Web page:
Customer support costs – should “difficult” customers be charged more?


A simple answer to the question posed in the title above is yes. This is because such customers use up more time and resources and should be charged more. If you have learned activity-based costing or activity-based management in your studies of management accounting, you will also know that such techniques try to allocate costs based on the resources used. Thus, a more time-consuming customer will pay more.

Of course, it is not that simple. You may not be able to charge customers more, or your business may be a service provider with back-end or post sale support. The latter case is what inspired me to write this post. My better half works for a large financial institution. She often tells me how customers are asked several times for the same thing e.g. documentation to prove their address, their age or even their identity. Some seem to ignore requests, not provide full information or deliberately try to hide some information. Getting back to the customer a second or more times adds to cost. Thus, the management accountant in me thinks I should charge these customers more. In normal circumstances no organisation would. But what if, as a bank for example, I asked a customer three times to provide a scan of their passport for identity purposes and each time they blanked out the date of birth? This would imply much more effort (and cost) was needed than should be. If it were up to me, I would say to the customer “ok, €/$/£25 please, as you as wasting time”. I guess no banks would be gutsy enough to do something like this, but maybe it would make for greater efficiency as customers would comply more the first time. I am just using a bank as an example here, I am sure there are many other scenarios where customers could be dissuaded by threat of a greater price/charge like this.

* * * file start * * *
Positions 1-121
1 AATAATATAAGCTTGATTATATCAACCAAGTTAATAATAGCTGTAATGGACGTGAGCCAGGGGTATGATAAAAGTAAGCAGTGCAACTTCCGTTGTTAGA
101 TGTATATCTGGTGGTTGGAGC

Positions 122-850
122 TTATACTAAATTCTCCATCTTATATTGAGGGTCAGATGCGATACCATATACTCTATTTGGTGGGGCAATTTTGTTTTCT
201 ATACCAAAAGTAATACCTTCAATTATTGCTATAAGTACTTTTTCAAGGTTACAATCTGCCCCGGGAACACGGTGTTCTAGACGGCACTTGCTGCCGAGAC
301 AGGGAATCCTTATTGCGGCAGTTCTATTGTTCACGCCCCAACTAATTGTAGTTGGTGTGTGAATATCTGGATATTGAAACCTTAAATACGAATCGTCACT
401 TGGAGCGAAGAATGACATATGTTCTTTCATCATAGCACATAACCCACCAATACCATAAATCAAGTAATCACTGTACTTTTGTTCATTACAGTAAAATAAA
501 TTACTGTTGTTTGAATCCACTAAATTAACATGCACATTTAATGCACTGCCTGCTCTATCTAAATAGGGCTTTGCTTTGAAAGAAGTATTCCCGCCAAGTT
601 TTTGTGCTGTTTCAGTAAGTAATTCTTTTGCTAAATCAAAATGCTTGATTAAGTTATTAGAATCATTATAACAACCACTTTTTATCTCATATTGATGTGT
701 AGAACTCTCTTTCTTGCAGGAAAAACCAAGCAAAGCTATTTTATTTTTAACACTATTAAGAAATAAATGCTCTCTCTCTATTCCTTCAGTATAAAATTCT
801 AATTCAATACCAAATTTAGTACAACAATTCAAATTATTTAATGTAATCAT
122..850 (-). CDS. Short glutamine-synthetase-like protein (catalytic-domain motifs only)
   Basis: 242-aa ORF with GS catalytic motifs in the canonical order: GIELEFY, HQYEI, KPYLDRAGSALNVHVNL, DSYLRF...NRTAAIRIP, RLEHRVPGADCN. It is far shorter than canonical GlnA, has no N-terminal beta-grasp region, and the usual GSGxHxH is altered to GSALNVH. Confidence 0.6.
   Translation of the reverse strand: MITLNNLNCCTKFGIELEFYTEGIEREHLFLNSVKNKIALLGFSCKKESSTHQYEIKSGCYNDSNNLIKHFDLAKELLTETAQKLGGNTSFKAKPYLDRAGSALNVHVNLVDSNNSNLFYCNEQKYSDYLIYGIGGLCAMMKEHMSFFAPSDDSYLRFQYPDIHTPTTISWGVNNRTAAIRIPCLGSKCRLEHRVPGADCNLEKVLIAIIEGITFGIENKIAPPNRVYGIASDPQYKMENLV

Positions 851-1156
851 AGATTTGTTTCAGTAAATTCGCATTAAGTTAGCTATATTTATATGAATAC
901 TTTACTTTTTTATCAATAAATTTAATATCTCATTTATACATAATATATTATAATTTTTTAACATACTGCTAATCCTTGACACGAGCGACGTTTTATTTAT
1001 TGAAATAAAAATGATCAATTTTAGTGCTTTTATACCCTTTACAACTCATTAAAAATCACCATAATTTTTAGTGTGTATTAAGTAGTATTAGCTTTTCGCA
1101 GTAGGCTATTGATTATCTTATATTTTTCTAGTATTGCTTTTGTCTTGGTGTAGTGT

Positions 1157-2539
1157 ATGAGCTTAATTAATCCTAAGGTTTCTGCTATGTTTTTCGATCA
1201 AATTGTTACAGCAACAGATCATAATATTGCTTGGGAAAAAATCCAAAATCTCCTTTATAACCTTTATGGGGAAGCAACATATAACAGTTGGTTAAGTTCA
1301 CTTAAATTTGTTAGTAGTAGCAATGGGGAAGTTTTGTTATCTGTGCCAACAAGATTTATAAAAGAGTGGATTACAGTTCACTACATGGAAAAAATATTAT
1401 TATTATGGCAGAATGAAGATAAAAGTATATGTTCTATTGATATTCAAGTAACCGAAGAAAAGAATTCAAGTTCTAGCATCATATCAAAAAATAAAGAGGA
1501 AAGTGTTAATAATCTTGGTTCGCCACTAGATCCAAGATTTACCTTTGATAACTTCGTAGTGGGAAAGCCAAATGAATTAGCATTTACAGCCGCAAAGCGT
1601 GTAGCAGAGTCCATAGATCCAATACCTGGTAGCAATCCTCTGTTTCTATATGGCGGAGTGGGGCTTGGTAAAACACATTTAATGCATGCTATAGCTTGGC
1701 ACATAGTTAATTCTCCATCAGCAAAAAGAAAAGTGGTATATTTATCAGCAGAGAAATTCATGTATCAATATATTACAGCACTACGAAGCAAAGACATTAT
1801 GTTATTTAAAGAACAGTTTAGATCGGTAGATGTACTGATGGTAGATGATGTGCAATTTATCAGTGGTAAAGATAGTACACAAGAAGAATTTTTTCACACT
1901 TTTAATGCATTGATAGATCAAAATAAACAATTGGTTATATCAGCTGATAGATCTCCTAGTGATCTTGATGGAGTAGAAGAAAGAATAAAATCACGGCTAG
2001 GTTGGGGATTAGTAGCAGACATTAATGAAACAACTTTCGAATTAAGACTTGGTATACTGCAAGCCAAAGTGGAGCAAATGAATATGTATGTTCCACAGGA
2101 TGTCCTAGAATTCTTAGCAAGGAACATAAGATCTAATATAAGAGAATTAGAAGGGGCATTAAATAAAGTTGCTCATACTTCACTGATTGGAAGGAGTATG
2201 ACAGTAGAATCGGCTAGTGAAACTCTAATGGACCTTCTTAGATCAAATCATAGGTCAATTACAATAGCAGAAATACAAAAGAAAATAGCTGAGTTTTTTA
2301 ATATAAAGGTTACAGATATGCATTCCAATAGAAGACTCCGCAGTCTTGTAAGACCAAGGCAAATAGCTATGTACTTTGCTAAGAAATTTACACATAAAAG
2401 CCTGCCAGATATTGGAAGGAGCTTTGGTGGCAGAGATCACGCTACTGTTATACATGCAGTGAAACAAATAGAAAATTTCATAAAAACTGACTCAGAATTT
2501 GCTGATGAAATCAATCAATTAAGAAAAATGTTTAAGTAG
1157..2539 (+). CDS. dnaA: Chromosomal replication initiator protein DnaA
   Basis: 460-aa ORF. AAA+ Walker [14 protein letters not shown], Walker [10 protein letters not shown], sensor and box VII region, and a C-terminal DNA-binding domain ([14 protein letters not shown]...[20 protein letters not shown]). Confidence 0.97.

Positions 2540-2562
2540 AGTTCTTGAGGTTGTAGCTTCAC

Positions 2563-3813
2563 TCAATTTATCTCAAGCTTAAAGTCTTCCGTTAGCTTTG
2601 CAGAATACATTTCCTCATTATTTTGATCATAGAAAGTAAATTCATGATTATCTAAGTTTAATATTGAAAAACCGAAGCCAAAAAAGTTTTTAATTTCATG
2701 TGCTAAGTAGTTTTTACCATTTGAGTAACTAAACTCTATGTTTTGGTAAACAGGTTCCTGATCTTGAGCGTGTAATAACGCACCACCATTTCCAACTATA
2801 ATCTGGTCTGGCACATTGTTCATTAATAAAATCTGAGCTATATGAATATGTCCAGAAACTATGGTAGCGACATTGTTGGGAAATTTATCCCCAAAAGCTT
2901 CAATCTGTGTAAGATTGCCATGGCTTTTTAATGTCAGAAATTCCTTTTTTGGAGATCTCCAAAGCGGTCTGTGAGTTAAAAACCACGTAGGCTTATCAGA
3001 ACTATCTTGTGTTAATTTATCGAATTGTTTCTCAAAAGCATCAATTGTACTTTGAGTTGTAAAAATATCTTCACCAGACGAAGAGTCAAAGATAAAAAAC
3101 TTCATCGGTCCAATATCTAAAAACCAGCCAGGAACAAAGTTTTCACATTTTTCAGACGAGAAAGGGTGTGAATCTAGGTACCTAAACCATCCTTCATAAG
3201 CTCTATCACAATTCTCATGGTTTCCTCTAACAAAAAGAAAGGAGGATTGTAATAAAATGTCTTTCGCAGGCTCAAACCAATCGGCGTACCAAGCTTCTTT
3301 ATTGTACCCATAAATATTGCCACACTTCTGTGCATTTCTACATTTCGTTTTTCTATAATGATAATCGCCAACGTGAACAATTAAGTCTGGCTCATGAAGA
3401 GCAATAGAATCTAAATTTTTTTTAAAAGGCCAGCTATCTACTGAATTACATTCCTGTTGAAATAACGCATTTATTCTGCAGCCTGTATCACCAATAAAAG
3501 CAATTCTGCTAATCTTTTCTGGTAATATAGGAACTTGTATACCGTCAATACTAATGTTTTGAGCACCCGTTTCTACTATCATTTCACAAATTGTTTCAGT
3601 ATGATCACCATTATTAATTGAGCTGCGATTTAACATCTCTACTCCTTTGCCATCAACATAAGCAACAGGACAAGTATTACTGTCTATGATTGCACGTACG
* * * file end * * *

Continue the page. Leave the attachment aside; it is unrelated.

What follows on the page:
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About martinjquinn

I am an accounting academic, accountant and author based near Dublin, Ireland.

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